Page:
German wine glossary
Legally defined category of wine which includes all wines with lower than 14% alcohol content. Coloquially, "wine meant to be enjoyed as a food with meals."
A low quality classification for German wine, essentially 'table wine'.
There are seven regions for Tafelwein (Weinbaugebiete für Tafelwein), three of which are divided into two or three subregions (Untergebiete).
Bayern, consisting of Donau, Lindau and Main
Oberrhein, consisting of Burgengau and Römertor
Rhein-Mosel, consisting of Moseltal and Rhein
Stargarder Land, which is located in Mecklenburg-Vorpommern, outside the 13 quality wine regions
Natural polyphenolic material which has a bitter or astringent taste, making the mouth pucker. Tannin in wine comes from grape skins, stems, seeds (if broken open) and from wood (if the wine was aged in wood).
Acidic (used as a pleasant descriptor in wine tasting).
Crystalline precipitate of crude cream of tartar which sticks to the inside walls of wine tanks after they have been used to store young wines for long periods of time. Also called "argols." See Tartrates.
The most prominent natural acid of grapes, juice or wine. Provides the anion source for "cream of tartar" production as a by-product from wine.
Any of the salts of tartaric acid. For example, cream of tartar (potassium acid tartrate or potassium bitartrate) is one of the potassium salts of tartaric acid. Potassium tartrate is the other. See Tartaric Acid.
A shallow, silver (sometimes gold) wine tasting cup originally used in the Burgundy region of France. Now widely used also by sommeliers in restaurants, if only to make them look more threatening.
Stringlike, coiling growth from nodes of grape shoots which support vines by curling around objects. Tendrils are thought of as sterile or undeveloped grape clusters, since the two have a common origin.
French word for earth or soil, used in the special sense of "place," which includes localized climate, soil type, drainage, wind direction, humidity and all the other attributes which combine to make one location different from another. This word is often mis-translated simply as "soil type," giving rise to a great deal of further misunderstanding and a certain amount of interesting and invigorating argument.
An airborne bacteria similar to Trichloroanisole, which contaminates the cellar environment instead of the wine cork and is responsible for imbuing the wine with a moldy taint.
A type of pipette, used for sampling wine from the tops of tanks or barrels.
Term used in sensory evaluation referring to a wine which lacks body, viscosity, alcohol or sugar.
(pronounced teer-ah'-j) Champagne production term describing the first bottling step of the new wine which will eventually turn it into champagne or sparkling wine.
A common, ordinary German wine.
A historical standard of measure for wine in Bordeaux, the tonneau is equal to four standard barrels, or exactly 100 cases of wine at twelve 750 ml bottles each. The term is also used to mean an oversize barrel of unspecific size, since no actual container the size of four standard barrels and called a tonneau exists.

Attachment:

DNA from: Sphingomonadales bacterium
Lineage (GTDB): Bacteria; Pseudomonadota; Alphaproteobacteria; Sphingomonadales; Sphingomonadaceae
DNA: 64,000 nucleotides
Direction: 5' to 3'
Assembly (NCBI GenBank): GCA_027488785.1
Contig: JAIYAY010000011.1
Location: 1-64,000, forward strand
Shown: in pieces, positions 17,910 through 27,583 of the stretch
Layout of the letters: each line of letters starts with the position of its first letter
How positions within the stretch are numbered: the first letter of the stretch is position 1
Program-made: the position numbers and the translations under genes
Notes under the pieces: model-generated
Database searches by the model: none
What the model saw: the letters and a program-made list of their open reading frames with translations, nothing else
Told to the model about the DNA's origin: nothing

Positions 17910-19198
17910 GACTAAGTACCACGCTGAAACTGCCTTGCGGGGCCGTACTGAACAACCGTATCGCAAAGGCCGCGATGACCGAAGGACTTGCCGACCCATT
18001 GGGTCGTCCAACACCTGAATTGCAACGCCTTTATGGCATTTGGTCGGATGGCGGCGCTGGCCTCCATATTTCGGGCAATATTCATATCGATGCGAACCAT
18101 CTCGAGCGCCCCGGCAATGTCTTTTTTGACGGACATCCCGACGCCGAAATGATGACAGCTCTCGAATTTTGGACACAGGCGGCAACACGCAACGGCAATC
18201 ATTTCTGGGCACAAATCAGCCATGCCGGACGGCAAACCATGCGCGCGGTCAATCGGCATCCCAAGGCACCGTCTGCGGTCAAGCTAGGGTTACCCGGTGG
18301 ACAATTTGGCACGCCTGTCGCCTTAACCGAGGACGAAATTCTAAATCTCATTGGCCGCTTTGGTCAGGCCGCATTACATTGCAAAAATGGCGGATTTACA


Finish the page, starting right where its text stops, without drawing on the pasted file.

The act of filling a barrel or tank to the very top with liquid, usually wine of the same type and vintage. Contrary to popular belief, topping adds air to the barrel being topped rather than protecting the wine from air.
Traminer for a full list of grapes click HERE
Still grown in France, where it is better known as Savagnin Blanc, and in California but almost everywhere else has been largely replaced by its much more intense and aromatic offspring Gewürztraminer clonal variety. The subject name is still used in Australia as an alias name for Gewürztraminer and, confusingly, is also known there under the synonym name Savagnin Rose.
Movement of water and nutrients from one part of a grapevine to another.
Loss of moisture from a vine by evaporation through the leaves.
Known as TCA for short, this is the most common of flaws found in a bottle of wine. Industry standards put the amount of wine with detectable amounts of TCA at anywhere between 3-5%. This chemical compound can occur naturally in cork forests but is most often caused by corks that haven’t been cleaned properly after they are bleached, a process quite common for aesthetic purposes.\r\n\r\nTCA is the cause of corked or corky wines, and causes flavors and aromas of wet cardboard or a musty, wet basement. The fruit in the wines is also muted by TCA. Wines affected by TCA can range from absolutely terrible to only slightly different from a pristine bottle, and it can be difficult in the more subtle instances to tell the difference.\r\n\r\nThe prevalence of TCA has spurred the growth of alternative enclosures such as screw caps and synthetic corks, as nothing is worse than opening a bottle of Bordeaux that has been carefully cellared for ten years only to have it taste like a basement.
Town located on the Mosel river between the Saar and Ruwer rivers. Therefore, a center for commerce in the German regions of Mosel-Saar-Ruwer.
A dry wine , a wine that has less than 9 grammes per litre of residual sugar.
The highest category of nectar-sweet, and expensive, dessert wine produced in Germany. The word means "dry berry selection," which indicates that the Botrytis-raisined berries are individually picked to insure that only fully dried grapes are used for the wine.
Trollinger for a full list of grapes click HERE
(red grape) German name for the Schiava red wine grape originating in the Tyrol region of Italy. It occupies 2.5% of German vineyards
The main, vertical structure of a grapevine which supports all the top growth.
Wine villages beginning with
click the village name for a list of its einzellagen (individual vineyards)